Greens in government: ‘Very few’ understand the needs of small businesses

The party’s policies represent both opportunities and threats for Irish business

Isme chief executive Neil McDonnell: 'Cutting back on roads for rail would make sense, but the truth is we only have a couple of economically viable rail routes'. Photograph: Siobhán Taylor

Isme chief executive Neil McDonnell: 'Cutting back on roads for rail would make sense, but the truth is we only have a couple of economically viable rail routes'. Photograph: Siobhán Taylor

 

The Green Party’s preferred policies, outlined in its election manifesto and its list of 17 demands for government formation talks, present opportunities and threats to parts of the economy.

Travel and construction are among the sectors potentially most affected. Proposed taxes on aviation fuel, for example, could hinder tourism, as 90 per cent of foreign visitors arrive in Ireland by air.

More carbon taxes could push up the cost of building raw materials, but a push for energy-efficient retrofitting is a clear opportunity.

Small businesses would have to negotiate the downstream implications of a range of Green proposals, such as a 7 per cent reduction in emissions, and the costs of more State income supports.

Four industry leaders explain below how the Green Party in government could affect their sectors.

Aviation: Dómhnal Slattery

Chief executive of Avolon

Avolon chief executive Dómhnal Slattery. Photograph: Jason Clarke
Dómhnal Slattery: 'Taxing people has historically proven to be ineffective at promoting a course of action.' Photograph: Jason Clarke

Aviation is highly exposed to the Greens, who want to tax flying to fight climate change. Dublin-headquartered Avolon is among the largest aircraft lessors globally, with a fleet of 850 aircraft.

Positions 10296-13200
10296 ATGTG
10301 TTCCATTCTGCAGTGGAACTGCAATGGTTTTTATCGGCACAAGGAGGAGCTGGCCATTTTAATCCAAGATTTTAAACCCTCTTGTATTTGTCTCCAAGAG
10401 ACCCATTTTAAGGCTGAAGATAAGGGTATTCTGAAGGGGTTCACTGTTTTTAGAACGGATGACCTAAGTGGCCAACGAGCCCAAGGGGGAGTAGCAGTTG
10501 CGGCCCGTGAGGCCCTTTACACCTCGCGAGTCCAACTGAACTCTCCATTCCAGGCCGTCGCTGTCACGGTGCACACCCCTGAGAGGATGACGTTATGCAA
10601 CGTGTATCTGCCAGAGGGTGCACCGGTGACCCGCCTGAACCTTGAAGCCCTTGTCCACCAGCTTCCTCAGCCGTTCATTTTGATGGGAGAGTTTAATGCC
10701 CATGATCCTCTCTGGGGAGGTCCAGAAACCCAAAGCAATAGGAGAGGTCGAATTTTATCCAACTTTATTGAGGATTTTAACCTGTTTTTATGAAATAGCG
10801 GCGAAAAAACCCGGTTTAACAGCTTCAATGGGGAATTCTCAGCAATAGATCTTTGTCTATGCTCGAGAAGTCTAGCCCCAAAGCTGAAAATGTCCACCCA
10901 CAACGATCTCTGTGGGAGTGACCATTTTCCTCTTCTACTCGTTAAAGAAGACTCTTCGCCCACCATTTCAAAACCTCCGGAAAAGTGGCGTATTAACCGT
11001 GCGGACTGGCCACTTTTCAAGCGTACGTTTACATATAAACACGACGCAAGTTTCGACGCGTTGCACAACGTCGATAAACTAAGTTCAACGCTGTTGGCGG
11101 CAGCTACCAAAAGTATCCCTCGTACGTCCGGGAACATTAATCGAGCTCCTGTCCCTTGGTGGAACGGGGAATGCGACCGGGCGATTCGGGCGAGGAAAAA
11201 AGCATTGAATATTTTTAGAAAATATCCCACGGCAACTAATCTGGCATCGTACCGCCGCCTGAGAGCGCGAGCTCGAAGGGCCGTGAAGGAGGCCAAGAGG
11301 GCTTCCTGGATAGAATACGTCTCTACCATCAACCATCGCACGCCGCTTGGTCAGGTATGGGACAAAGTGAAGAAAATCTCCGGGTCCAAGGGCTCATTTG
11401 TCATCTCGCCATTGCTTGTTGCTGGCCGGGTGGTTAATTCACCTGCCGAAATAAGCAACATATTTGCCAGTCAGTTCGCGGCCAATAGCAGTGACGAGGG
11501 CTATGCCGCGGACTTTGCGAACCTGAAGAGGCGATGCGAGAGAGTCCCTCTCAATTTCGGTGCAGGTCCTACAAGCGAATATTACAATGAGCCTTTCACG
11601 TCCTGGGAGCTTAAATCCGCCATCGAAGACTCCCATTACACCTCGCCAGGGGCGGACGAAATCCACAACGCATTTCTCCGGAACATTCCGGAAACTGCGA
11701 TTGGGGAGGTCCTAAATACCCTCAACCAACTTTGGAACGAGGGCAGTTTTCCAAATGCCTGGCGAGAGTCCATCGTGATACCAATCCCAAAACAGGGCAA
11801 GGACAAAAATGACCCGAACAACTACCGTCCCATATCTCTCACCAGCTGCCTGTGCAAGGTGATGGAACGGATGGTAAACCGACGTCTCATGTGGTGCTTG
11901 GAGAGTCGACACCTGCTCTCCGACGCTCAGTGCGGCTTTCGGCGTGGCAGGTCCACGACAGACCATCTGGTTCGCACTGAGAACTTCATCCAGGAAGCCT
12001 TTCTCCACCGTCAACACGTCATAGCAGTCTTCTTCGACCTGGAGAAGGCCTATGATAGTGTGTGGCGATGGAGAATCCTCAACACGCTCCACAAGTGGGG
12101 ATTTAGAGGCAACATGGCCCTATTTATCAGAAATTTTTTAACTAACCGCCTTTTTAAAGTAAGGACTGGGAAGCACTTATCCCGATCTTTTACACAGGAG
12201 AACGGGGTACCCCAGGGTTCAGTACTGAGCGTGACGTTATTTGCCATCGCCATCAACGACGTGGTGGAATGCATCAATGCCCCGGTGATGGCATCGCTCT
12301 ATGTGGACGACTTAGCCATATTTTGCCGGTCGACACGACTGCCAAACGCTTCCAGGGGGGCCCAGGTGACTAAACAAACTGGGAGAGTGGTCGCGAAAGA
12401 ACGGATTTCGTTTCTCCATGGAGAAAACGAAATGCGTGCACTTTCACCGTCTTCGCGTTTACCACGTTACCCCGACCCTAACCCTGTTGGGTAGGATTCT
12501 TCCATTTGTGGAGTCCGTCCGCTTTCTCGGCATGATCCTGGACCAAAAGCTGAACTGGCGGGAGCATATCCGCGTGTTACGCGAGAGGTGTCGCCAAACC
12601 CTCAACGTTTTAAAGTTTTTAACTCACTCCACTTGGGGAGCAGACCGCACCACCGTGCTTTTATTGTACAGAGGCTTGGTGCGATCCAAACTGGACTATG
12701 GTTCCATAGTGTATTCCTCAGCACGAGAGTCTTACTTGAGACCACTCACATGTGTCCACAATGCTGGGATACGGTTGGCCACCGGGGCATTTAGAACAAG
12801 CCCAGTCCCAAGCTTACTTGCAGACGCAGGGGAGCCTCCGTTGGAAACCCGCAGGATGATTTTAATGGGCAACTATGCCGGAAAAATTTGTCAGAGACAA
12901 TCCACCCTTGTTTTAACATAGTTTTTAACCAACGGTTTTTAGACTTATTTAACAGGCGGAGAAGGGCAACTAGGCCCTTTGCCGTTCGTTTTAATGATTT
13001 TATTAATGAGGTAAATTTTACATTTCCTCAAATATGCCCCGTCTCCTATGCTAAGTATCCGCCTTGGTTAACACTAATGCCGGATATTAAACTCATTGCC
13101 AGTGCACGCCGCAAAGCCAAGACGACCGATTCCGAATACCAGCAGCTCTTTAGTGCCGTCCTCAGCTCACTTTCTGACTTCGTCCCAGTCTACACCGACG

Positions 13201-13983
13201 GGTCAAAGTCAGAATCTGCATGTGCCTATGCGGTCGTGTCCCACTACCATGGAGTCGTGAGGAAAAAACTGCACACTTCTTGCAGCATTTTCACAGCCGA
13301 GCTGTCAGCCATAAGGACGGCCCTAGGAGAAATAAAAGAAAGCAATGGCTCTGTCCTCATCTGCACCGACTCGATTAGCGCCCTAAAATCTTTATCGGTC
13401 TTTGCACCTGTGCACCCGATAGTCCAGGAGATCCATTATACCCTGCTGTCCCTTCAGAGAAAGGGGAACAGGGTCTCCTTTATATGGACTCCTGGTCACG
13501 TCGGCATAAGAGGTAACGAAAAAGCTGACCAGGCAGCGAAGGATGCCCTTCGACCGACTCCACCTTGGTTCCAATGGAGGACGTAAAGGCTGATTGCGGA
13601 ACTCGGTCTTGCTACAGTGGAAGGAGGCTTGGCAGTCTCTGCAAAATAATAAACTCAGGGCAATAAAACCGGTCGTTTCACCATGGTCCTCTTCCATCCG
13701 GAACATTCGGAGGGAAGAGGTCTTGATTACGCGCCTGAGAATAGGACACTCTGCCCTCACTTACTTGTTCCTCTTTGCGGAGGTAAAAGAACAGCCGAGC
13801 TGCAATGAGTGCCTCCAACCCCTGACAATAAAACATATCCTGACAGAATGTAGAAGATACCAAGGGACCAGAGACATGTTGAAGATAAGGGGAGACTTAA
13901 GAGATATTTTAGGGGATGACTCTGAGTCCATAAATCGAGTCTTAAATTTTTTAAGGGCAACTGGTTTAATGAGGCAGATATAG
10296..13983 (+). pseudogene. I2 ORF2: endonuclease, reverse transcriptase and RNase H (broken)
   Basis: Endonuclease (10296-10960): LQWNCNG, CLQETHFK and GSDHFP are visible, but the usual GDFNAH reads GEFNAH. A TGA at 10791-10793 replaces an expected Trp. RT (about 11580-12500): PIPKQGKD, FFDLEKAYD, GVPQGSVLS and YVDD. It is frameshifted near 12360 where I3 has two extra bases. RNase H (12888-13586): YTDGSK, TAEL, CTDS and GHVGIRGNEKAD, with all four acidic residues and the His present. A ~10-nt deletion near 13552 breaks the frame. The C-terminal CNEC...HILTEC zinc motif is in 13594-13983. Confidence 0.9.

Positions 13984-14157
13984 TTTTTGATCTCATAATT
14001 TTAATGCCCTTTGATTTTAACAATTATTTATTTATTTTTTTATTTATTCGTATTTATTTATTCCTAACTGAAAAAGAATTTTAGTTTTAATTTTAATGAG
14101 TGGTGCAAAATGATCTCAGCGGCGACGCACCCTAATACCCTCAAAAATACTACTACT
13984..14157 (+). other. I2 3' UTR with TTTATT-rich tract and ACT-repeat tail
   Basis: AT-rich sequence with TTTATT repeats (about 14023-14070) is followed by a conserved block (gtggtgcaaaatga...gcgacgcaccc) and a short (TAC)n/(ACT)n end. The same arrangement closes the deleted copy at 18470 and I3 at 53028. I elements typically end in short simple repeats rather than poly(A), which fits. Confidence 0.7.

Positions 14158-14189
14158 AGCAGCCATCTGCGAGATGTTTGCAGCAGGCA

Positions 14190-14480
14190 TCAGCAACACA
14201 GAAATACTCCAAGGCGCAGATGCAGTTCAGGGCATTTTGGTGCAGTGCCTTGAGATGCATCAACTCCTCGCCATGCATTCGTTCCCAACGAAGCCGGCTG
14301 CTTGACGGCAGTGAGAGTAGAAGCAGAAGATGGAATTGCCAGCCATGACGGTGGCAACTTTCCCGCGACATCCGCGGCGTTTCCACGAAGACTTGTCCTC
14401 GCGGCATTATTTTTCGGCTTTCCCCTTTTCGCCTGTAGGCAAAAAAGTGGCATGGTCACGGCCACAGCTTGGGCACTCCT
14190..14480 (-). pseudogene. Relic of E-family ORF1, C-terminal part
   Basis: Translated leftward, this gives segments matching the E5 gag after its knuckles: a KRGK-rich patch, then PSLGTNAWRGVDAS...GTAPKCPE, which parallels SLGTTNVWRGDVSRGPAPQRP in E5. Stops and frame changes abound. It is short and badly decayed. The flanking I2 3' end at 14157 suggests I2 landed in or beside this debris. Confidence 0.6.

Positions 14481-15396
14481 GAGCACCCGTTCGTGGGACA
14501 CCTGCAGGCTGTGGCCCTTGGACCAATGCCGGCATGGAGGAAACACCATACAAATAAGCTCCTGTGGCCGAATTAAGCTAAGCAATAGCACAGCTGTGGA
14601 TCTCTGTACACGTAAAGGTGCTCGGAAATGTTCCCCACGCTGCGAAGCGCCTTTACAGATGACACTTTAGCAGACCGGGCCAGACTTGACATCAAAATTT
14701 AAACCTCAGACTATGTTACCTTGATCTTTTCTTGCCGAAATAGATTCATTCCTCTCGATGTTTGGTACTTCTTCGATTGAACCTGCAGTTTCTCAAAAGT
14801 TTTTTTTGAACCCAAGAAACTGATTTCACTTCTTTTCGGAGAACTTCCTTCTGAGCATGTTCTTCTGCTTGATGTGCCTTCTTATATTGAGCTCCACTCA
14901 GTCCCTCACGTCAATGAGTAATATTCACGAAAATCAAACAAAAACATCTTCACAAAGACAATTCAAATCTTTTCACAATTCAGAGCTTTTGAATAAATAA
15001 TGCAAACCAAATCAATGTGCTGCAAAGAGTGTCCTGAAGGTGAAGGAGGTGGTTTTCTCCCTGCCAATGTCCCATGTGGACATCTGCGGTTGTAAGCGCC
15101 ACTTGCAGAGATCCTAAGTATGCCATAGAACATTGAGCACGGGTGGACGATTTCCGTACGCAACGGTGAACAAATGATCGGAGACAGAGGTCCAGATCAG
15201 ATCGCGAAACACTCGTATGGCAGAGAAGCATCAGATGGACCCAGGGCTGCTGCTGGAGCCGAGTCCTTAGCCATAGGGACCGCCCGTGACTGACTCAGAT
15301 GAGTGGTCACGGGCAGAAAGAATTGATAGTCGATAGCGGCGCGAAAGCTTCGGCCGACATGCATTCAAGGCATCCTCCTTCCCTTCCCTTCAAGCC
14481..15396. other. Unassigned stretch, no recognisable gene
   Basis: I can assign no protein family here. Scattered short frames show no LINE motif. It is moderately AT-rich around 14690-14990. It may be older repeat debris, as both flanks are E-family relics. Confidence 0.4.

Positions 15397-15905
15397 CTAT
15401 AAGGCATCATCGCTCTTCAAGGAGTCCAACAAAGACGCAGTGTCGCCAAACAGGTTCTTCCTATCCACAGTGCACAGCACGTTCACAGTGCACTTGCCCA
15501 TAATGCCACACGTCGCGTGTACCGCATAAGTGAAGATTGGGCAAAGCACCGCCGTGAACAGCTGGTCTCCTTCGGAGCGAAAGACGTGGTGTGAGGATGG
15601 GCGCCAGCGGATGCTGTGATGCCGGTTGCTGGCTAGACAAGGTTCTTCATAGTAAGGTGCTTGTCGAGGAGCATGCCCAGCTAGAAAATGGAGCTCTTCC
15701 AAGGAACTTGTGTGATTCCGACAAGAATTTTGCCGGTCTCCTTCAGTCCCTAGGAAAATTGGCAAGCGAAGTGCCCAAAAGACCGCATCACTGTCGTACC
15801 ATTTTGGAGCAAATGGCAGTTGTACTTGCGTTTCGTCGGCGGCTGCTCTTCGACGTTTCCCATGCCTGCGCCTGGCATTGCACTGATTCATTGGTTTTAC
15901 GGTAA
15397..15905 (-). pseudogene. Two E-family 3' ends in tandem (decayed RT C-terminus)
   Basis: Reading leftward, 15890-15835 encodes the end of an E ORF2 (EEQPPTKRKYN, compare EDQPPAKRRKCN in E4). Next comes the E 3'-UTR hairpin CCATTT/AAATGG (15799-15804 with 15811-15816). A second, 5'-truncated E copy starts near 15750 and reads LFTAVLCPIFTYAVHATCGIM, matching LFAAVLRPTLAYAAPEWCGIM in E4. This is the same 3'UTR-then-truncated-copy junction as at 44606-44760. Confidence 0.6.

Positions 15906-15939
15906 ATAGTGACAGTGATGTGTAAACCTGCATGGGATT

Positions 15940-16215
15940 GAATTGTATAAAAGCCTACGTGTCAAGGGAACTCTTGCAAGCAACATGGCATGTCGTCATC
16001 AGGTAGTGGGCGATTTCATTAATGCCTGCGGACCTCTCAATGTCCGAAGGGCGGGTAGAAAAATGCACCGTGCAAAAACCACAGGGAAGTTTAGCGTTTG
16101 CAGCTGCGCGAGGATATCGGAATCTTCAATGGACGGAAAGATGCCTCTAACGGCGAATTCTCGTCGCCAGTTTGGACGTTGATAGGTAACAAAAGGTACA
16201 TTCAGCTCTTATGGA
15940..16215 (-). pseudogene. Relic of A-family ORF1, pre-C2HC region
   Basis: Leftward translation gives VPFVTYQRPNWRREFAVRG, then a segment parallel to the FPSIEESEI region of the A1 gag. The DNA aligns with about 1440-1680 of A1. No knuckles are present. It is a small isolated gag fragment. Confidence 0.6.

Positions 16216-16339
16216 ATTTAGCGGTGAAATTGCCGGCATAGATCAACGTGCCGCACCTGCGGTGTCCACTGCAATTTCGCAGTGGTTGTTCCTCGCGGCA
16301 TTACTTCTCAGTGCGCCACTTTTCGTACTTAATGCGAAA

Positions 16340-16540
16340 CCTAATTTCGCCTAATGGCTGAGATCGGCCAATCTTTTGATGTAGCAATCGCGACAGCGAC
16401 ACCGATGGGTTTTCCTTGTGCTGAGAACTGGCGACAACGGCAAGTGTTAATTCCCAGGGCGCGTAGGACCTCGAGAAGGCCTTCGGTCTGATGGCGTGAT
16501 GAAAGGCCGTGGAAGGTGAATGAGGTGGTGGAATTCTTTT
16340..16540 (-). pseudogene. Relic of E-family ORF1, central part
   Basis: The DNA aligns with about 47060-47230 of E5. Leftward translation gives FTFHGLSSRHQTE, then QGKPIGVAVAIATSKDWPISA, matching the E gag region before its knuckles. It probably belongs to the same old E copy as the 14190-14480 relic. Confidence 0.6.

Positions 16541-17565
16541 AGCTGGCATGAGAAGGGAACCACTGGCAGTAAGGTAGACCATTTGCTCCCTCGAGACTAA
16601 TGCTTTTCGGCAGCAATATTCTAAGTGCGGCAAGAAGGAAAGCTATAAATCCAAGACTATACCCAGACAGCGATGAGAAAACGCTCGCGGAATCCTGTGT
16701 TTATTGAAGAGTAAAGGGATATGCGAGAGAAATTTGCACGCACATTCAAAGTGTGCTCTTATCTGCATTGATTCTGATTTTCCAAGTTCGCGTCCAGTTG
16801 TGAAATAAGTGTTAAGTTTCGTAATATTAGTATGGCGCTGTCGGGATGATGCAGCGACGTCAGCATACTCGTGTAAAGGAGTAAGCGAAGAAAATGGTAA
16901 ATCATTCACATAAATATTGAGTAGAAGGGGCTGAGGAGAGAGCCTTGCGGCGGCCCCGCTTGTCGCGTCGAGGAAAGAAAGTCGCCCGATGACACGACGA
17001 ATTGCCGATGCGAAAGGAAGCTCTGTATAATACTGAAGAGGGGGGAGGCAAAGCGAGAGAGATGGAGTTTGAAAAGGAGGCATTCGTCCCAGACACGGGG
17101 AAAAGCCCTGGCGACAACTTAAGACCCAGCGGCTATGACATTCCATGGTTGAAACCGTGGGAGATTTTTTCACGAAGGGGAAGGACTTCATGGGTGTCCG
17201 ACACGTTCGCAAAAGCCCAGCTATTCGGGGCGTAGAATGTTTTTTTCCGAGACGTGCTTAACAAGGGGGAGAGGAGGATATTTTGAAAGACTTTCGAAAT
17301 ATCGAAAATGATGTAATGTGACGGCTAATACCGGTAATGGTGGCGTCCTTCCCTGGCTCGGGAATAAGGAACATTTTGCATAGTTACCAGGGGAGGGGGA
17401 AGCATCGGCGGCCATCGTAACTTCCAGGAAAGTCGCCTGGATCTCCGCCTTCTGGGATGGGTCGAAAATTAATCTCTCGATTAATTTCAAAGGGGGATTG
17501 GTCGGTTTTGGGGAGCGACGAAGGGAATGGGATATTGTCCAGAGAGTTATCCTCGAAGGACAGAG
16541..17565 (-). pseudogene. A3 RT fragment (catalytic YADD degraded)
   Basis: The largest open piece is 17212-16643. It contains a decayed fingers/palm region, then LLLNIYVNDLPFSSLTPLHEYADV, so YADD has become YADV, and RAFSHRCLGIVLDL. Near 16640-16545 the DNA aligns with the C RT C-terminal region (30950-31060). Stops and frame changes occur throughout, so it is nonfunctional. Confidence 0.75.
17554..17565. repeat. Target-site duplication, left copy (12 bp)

“The aviation industry has been working to reduce carbon emissions since before the Green Party existed,” says Slattery, who says manufacturers such as Rolls Royce and GE have been making engines more fuel-efficient for decades.

“Aviation’s share of global emissions is 2.5 per cent and has stayed the same for 20 years, even as the global fleet doubled,” he says.

Slattery is sceptical of further aviation taxes: “Taxing people has historically proven to be ineffective at promoting a course of action. I don’t think it will reduce the demand for travel.”

Any extra tax raised would therefore have no impact on emissions, he argues, unless “every euro” is ringfenced to pay for new trees.

Slattery believes the airlines should be incentivised to switch to newer, more fuel-efficient planes: “Lessors should come together and give each airline a green ratings score. The lower your score, the lower your finance costs.”

He says he would advise the Green Party to “stop picking on aviation and look at what has been going on in the industry for the last 40 years. Educate yourselves on how emissions occur and the sector’s roadmap for the next 10 years.”

Tourism: Rob Rankin

Owner of Vagabond Tours and Sustainable Travel Ireland, president of the Irish Tour Operators Association

Rob Rankin, president of the Irish Tour Operators Association.
Rob Rankin: 'The Greens in government? The higher up you have your advocates, the better'

Vagabond operates adventure tours, including hiking and kayaking, while Sustainable Travel Ireland audits the green practices of tourism businesses and provides accreditation. Rankin says the Greens would promote policies to improve Ireland’s environment, boosting the tourism product in the long run.

“It wouldn’t hinder tourism at all. Everyone in adventure travel has an appreciation of the importance of the environment. The Greens in government? The higher up you have your advocates, the better,” he says.

Rankin says that while he is unaware how well many Green party members understand the tourism industry, its leader, Eamon Ryan “certainly does” because he founded a cycling tourism company, Irish Cycling Safaris.